Porphyrites. The porphyrites as above mentioned are intrusive or hypabyssal rocks of porphyritic texture, with phenocrysts of plagioclase felspar and hornblende, biotite or augite (sometimes also quartz) in a fine ground-mass. The name has not always been used in this sense, but formerly signified rather decomposed andesitic and basaltic lavas of Carboniferous age and older. Both the red porphyry and the green porphyry of the ancients are more properly classified in this group than with the granite-porphyries, as their dominant felspar is plagioclase and they contain little or no primary quartz. Porphyrites occur as dikes which accompany masses of diorite, and are often called diorite-porphyrites; they differ from diorites in few respects except their porphyritic structure. The phenocrysts are plagioclase, often much zoned with central kernels of bytownite or labradorite and margins of oligoclase or even orthoclase. In a special group there are corroded blebs or porphyritic quartz: these rocks are called quartz-porphyrites, and are distinguished from the granite-porphyries by the scarcity or absence of orthoclase. The hornblende of the porphyrites is often green but sometimes brown, resembling that of the lamprophyres, a group from which the porphyrites are separated by their containing phenocrysts of felspar, which do not occur in normal lamprophyres. Augite, when present, is nearly always pale green; it is not so abundant as hornblende. Dark brown biotite is very common in large hexagonal plates. Muscovite and olivine are not represented in these rocks. The ground-mass is usually a crystalline aggregate of granular felspar in which plagioclase dominates, though orthoclase is rarely absent. The Alpine dike rocks known as ortlerites and suldenites are porphyrites containing much green or brown hornblende and augite; these, however, hardly require a distinctive designation. Diorite-porphyrites have almost as wide a distribution as granite-porphyries, and occur in all parts of the world where intrusions of granite and diorite have been injocted; they are in fact among the commonest hypabyssal rocks.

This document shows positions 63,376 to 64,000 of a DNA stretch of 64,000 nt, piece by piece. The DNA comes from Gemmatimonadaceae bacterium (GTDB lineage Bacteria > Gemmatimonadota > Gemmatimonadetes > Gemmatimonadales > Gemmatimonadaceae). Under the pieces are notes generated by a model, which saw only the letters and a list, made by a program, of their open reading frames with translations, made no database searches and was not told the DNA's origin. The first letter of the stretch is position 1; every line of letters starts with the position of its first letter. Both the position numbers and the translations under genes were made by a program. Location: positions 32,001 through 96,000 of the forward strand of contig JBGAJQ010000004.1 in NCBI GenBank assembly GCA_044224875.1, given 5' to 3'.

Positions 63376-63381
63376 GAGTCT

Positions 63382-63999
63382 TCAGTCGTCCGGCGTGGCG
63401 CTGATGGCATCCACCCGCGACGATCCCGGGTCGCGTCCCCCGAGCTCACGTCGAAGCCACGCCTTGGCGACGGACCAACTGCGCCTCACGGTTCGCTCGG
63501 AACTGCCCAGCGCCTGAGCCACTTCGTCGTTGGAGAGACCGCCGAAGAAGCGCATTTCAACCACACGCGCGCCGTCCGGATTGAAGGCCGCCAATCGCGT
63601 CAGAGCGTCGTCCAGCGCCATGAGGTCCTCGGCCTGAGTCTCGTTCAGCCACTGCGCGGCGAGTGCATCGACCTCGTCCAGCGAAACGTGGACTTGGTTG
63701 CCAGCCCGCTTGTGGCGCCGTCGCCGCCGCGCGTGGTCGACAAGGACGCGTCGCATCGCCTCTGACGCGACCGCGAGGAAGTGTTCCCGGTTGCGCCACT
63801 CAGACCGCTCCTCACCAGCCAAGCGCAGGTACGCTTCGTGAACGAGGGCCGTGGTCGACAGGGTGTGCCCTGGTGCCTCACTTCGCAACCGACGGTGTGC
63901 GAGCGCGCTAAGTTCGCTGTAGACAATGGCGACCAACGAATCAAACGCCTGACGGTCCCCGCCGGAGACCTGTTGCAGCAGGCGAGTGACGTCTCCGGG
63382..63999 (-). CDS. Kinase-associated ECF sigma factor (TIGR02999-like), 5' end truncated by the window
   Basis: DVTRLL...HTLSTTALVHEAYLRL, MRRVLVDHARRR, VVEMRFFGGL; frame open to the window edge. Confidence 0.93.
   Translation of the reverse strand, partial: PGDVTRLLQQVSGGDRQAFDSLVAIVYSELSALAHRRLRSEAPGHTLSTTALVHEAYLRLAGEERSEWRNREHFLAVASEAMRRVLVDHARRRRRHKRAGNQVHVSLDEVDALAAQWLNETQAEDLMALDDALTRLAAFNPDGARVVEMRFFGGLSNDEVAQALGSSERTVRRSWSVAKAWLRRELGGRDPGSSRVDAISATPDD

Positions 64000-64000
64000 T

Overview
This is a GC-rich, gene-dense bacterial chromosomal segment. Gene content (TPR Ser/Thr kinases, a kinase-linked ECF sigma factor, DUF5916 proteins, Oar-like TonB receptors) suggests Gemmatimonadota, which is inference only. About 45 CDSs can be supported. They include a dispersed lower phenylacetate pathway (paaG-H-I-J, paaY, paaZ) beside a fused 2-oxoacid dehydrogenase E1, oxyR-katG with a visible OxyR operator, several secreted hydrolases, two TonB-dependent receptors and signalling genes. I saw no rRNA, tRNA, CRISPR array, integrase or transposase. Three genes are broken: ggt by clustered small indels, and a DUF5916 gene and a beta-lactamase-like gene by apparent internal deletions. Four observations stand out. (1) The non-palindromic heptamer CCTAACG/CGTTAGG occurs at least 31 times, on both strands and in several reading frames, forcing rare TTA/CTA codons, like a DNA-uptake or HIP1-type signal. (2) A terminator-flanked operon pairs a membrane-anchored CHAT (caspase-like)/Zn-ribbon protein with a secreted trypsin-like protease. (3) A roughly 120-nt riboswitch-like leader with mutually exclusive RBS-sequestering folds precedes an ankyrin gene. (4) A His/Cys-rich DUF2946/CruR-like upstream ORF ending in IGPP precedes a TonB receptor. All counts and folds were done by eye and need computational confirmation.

To gabbros and norites certain types of porphyrite correspond which have the same mineral and chemical composition as the parent rocks but with a porphyritic instead of granitic structure. Gabbro-porphyrites are not numerous; or rather most of these rocks are described as porphyritic basalts and dolcrites. The beerbachites are finely granular dike rocks resembling gabbros in all respects except in their being less coarsely crystalline. Norite-porphyrites have porphyritic plagioclase (labradorite usually) with hypersthene or bronzite, often altered to bastite. They accompany norite masses in Nahe (Prussia) and Tirol. They have vitreous forms which are described as andesiticpitchstones or hypersthene-andesites.
I , Quartz-porphyrite Lippenhof, Schwarzwald. II., Porphyrite Esterel, France. III., Norite-porohyrite Klausen, Tirol.
(J. S. F.)
Note - this article incorporates content from Encyclopaedia Britannica, Eleventh Edition, (1910-1911)